Recent high profile data protection breaches, such as the recent £500,000 fine for Facebook for allowing third parties to obtain user data, or the series of fines for Leave UK for various infractions during the run-up to the 2016 referendum, have demonstrated yet again that data protection law is not always respected when it matters most.

It is worth noting that many recent ICO fines have not been implemented under GDPR, as these events occurred prior to the new legislation coming into force. Most recent fines are in fact the result of breaches under the Data Protection Act, which is hardly a new kid on the legislative block.

The scale and far reaching effects of data misuse is having a fundamental influence on the structure of societies. The outcome of elections for example, both here and in many other parts of the world, have been influenced by the information citizens have access to on their smartphone; information which is not entirely factual and has been specifically tailored to encourage certain points of view.

It’s clear these types of data misuse cases are very different in nature than the old fashioned breaches we become all too familiar with back in the day. Gone are the unencrypted MoD work laptops left on buses and tube trains. Gone are the NHS hard drives up for sale on eBay.

So in these days of social engineering gone wrong, how is the NHS fairing? Have the days of large scale data breaches now disappeared for us?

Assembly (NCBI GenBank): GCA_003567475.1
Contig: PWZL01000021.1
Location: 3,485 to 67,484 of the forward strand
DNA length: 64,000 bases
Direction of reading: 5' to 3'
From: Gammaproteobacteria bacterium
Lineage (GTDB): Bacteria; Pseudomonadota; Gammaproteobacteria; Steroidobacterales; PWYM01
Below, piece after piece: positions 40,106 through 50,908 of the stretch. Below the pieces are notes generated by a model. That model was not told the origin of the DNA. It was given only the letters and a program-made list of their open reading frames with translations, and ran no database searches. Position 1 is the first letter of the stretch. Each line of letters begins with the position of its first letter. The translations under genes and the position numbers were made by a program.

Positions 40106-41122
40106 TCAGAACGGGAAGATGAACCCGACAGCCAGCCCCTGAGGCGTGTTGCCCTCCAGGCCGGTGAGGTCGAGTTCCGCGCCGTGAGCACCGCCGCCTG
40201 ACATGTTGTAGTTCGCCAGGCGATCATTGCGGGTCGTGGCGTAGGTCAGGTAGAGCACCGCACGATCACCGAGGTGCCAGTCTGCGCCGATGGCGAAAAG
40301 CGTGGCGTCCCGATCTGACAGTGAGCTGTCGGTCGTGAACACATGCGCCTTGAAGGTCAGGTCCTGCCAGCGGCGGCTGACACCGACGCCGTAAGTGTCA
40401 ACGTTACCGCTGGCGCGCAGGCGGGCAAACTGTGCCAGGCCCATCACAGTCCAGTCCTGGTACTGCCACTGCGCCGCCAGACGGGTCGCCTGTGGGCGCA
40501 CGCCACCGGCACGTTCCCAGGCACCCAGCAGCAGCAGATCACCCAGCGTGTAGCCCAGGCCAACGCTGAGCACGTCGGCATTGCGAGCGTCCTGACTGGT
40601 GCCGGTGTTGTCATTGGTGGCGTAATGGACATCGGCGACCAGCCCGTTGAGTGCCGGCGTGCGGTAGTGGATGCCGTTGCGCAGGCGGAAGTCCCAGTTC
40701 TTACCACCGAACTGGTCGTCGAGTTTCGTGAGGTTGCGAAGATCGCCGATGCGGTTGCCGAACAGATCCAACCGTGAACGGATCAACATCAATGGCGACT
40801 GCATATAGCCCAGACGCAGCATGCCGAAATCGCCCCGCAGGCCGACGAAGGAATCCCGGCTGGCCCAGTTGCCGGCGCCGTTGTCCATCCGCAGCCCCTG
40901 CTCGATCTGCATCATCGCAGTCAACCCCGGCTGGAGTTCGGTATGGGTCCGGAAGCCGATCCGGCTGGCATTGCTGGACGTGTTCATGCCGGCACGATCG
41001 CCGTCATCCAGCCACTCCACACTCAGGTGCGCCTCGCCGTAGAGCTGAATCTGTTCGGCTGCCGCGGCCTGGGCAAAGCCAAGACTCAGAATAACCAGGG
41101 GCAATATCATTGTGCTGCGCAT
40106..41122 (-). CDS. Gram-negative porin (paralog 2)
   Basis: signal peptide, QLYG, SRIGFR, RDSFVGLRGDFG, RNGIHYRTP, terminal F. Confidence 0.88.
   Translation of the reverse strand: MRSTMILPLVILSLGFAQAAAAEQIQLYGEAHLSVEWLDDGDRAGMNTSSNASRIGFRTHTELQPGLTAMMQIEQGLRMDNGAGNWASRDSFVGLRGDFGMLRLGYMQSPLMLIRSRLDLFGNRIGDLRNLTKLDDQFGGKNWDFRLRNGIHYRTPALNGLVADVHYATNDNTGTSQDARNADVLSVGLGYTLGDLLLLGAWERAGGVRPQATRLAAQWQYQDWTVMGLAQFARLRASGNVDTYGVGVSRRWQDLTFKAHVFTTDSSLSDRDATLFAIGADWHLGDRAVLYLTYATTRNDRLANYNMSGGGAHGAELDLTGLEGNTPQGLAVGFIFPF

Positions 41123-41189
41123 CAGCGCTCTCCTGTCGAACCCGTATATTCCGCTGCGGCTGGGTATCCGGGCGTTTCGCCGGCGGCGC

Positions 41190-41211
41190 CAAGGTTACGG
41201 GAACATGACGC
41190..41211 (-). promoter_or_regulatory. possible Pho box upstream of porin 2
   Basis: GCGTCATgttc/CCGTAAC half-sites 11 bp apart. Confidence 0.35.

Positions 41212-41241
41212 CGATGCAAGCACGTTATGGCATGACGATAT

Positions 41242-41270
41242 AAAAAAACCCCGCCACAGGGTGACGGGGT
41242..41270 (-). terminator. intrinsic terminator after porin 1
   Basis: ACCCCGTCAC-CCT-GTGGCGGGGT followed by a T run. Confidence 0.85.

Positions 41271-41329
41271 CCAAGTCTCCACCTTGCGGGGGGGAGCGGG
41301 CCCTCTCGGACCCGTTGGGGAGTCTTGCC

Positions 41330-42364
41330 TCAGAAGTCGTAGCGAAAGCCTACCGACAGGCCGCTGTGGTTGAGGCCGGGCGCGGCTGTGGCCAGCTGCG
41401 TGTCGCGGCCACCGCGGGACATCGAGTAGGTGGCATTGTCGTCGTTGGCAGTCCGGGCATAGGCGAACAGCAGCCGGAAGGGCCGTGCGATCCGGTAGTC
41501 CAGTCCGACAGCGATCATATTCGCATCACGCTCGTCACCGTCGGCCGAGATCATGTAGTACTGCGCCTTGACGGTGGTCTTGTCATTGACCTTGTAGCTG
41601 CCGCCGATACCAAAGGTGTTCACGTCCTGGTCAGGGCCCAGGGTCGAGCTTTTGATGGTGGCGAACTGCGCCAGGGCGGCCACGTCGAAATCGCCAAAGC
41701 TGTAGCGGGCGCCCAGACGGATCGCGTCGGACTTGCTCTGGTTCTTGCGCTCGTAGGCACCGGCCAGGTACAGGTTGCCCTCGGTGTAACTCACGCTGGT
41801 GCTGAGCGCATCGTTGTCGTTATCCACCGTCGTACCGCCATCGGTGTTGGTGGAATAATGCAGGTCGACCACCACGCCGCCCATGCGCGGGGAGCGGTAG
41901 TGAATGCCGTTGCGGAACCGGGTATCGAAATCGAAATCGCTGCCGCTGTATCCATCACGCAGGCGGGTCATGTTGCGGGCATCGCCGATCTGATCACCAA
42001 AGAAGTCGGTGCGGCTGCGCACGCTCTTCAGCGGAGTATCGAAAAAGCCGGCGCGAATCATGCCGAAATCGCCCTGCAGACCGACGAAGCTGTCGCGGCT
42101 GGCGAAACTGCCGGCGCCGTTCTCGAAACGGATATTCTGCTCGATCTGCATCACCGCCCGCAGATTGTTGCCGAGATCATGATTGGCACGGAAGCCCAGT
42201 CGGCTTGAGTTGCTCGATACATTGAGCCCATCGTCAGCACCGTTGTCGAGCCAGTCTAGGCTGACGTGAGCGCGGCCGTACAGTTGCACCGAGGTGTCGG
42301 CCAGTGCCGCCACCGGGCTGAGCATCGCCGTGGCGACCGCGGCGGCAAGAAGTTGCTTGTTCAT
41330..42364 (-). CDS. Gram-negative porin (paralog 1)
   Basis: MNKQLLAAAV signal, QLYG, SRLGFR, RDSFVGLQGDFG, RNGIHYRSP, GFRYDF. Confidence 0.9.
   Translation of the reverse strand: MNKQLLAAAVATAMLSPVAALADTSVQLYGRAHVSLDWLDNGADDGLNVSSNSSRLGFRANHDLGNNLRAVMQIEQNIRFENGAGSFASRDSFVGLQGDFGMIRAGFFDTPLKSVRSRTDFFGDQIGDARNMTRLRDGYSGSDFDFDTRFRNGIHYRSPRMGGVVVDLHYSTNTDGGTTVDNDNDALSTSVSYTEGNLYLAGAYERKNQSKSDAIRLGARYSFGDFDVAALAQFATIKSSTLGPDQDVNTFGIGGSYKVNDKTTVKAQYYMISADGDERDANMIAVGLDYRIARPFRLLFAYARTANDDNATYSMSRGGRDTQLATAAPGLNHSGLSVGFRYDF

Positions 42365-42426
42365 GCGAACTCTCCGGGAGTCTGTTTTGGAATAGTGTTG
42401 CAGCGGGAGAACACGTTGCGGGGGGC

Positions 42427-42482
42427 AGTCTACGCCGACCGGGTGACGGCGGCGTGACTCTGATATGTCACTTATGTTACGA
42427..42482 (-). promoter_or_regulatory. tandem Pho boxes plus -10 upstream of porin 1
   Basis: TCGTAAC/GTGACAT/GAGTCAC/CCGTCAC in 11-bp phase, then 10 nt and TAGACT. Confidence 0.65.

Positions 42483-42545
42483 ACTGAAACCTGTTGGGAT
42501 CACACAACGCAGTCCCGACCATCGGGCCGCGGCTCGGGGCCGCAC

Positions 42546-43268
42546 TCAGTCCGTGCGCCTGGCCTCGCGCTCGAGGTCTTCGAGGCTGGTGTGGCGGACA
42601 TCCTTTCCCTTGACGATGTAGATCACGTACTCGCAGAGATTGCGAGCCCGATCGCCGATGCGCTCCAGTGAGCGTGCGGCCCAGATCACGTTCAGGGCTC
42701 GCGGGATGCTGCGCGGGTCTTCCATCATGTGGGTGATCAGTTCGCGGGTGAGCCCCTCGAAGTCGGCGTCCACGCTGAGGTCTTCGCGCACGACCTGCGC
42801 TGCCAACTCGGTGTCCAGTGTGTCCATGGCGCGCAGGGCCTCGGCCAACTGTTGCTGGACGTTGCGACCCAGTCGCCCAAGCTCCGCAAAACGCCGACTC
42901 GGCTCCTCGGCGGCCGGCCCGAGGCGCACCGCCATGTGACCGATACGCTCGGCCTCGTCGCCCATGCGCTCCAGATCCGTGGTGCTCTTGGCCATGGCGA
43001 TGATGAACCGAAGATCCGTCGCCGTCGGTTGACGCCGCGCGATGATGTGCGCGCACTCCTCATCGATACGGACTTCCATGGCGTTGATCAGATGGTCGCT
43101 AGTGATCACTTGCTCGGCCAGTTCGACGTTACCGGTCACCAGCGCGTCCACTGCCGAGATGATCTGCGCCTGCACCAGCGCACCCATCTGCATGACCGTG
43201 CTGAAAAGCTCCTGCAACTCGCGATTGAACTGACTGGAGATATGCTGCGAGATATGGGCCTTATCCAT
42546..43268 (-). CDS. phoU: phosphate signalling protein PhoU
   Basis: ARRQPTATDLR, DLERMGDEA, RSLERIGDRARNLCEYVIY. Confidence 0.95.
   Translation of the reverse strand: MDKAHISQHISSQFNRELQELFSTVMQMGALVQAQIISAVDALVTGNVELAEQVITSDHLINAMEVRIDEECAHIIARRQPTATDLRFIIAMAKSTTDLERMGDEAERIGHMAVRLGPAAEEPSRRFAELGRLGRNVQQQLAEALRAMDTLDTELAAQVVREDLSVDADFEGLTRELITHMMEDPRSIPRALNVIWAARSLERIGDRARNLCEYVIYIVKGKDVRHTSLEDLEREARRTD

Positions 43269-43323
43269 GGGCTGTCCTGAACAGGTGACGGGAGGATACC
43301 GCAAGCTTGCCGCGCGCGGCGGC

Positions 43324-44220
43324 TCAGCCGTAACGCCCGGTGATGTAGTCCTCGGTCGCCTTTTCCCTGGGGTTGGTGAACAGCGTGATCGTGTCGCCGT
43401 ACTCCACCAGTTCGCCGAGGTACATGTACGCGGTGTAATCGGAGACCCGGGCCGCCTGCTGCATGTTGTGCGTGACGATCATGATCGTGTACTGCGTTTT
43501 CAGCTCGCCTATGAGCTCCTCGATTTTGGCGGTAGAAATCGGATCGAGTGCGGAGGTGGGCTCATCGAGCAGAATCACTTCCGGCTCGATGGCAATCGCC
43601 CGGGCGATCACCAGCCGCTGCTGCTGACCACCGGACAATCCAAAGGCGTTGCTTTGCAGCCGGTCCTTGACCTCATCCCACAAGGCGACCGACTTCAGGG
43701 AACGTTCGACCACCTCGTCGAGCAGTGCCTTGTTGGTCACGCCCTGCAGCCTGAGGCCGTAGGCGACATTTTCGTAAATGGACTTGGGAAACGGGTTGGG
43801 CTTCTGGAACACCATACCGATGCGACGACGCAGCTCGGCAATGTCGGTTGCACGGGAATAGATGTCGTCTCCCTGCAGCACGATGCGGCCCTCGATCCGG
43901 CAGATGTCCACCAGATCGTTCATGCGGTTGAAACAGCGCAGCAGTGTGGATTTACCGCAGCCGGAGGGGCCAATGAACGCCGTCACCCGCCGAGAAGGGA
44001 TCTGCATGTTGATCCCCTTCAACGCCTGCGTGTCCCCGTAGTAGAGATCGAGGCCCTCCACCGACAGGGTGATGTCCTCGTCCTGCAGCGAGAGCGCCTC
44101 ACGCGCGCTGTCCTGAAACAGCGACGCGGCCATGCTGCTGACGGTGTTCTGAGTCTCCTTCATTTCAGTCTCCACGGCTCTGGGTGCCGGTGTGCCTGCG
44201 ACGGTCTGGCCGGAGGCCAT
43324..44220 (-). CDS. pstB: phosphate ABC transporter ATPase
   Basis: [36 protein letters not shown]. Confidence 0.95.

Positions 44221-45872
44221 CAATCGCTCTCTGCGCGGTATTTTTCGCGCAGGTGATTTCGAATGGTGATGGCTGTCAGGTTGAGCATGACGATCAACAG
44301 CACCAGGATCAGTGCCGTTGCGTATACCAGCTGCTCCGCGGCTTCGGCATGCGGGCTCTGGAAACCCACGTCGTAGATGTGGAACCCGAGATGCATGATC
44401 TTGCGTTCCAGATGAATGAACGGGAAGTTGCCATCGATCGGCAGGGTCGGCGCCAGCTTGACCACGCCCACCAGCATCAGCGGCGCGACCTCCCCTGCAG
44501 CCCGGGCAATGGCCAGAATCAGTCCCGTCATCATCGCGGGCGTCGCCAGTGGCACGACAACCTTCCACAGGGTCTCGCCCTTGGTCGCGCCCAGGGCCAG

In the 20 years I’ve worked in the NHS, I’ve seen massive changes in the technology being deployed. Undoubtable patient data is now better protected than ever before. Modern IT systems have intrinsic safeguards, such as audit trails, that allow for any data access to be monitored. It’s becoming rare now to find an IT system that doesn’t have the necessary security credentials.

Training in data protection is mandatory for NHS staff across the board. And while improvements in this area are always welcome, I have seen a much better uptake in data protection training compliance in all areas of the NHS.

But there is no room for complacency. Staff must always be reminded about the nuts and bolts of data protection. The need for basic due diligence can sometimes be lost in the noise of legislative and technological changes. Maintaining solid training and awareness programmes remains a key priority.

But like the concerns we all have with our own Facebook data, the emerging concerns for the NHS are very much to do with big data. Now that many areas of the NHS are entirely electronic rather than paper based, NHS data is not only a valuable and potentially profitable resource for third parties, it’s also in a format that can be easily transferred and processed in bulk.

With the advent of emerging technology, such as AI, keeping abreast of the technological changes and maintaining the confidence of patents to look after their data will continue to keep us on our toes.

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